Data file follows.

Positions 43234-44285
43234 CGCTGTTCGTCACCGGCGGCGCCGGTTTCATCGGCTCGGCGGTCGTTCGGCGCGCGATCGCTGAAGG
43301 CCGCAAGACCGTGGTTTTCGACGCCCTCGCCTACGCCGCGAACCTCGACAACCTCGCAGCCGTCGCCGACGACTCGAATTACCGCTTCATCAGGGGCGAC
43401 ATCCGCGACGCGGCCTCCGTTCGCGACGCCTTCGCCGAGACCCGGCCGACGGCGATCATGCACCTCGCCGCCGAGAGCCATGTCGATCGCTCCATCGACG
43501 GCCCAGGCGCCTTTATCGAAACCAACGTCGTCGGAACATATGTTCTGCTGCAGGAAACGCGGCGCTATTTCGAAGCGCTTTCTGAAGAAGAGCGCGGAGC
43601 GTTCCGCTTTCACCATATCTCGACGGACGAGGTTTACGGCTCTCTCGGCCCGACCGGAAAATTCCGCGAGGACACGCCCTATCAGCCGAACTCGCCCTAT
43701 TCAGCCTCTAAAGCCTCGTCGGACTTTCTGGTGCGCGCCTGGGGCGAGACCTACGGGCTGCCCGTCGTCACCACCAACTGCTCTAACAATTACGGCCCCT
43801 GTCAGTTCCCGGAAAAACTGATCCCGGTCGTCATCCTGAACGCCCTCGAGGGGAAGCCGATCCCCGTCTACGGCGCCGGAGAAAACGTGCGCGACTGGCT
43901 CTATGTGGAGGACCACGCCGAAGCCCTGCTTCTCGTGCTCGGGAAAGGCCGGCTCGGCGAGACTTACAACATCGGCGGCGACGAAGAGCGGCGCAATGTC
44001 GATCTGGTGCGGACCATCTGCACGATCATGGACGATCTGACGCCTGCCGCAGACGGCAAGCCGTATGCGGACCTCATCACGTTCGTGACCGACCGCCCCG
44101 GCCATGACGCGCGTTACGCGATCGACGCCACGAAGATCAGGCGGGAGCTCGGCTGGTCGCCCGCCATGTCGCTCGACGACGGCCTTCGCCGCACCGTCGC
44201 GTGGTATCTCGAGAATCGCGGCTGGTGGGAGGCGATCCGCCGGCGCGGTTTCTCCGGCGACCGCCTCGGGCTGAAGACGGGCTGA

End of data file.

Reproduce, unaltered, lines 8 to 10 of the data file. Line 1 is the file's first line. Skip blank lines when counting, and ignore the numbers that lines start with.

43801 GTCAGTTCCCGGAAAAACTGATCCCGGTCGTCATCCTGAACGCCCTCGAGGGGAAGCCGATCCCCGTCTACGGCGCCGGAGAAAACGTGCGCGACTGGCT
43901 CTATGTGGAGGACCACGCCGAAGCCCTGCTTCTCGTGCTCGGGAAAGGCCGGCTCGGCGAGACTTACAACATCGGCGGCGACGAAGAGCGGCGCAATGTC
44001 GATCTGGTGCGGACCATCTGCACGATCATGGACGATCTGACGCCTGCCGCAGACGGCAAGCCGTATGCGGACCTCATCACGTTCGTGACCGACCGCCCCG